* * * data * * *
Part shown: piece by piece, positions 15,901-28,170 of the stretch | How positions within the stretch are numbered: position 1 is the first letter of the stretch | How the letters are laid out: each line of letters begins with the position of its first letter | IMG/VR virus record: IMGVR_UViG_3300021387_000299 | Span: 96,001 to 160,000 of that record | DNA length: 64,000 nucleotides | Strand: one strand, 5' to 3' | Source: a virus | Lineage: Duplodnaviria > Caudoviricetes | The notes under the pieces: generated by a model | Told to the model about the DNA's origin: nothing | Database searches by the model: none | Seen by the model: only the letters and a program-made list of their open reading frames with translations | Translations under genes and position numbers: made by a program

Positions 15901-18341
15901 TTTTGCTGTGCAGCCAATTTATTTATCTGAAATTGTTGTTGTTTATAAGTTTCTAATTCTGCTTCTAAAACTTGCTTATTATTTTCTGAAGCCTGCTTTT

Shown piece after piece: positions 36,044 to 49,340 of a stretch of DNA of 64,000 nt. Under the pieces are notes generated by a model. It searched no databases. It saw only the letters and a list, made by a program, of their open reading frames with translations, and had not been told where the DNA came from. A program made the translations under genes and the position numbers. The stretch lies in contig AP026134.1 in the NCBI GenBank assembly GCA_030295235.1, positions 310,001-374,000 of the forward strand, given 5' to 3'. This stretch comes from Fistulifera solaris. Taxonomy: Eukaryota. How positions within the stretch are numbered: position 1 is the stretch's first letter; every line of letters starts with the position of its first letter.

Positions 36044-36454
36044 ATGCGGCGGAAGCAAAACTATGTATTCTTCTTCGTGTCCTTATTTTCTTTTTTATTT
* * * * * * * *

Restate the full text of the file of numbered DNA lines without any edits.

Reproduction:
Part shown: piece by piece, positions 15,901-28,170 of the stretch | How positions within the stretch are numbered: position 1 is the first letter of the stretch | How the letters are laid out: each line of letters begins with the position of its first letter | IMG/VR virus record: IMGVR_UViG_3300021387_000299 | Span: 96,001 to 160,000 of that record | DNA length: 64,000 nucleotides | Strand: one strand, 5' to 3' | Source: a virus | Lineage: Duplodnaviria > Caudoviricetes | The notes under the pieces: generated by a model | Told to the model about the DNA's origin: nothing | Database searches by the model: none | Seen by the model: only the letters and a program-made list of their open reading frames with translations | Translations under genes and position numbers: made by a program

Positions 15901-18341
15901 TTTTGCTGTGCAGCCAATTTATTTATCTGAAATTGTTGTTGTTTATAAGTTTCTAATTCTGCTTCTAAAACTTGCTTATTATTTTCTGAAGCCTGCTTTT

Shown piece after piece: positions 36,044 to 49,340 of a stretch of DNA of 64,000 nt. Under the pieces are notes generated by a model. It searched no databases. It saw only the letters and a list, made by a program, of their open reading frames with translations, and had not been told where the DNA came from. A program made the translations under genes and the position numbers. The stretch lies in contig AP026134.1 in the NCBI GenBank assembly GCA_030295235.1, positions 310,001-374,000 of the forward strand, given 5' to 3'. This stretch comes from Fistulifera solaris. Taxonomy: Eukaryota. How positions within the stretch are numbered: position 1 is the stretch's first letter; every line of letters starts with the position of its first letter.

Positions 36044-36454
36044 ATGCGGCGGAAGCAAAACTATGTATTCTTCTTCGTGTCCTTATTTTCTTTTTTATTT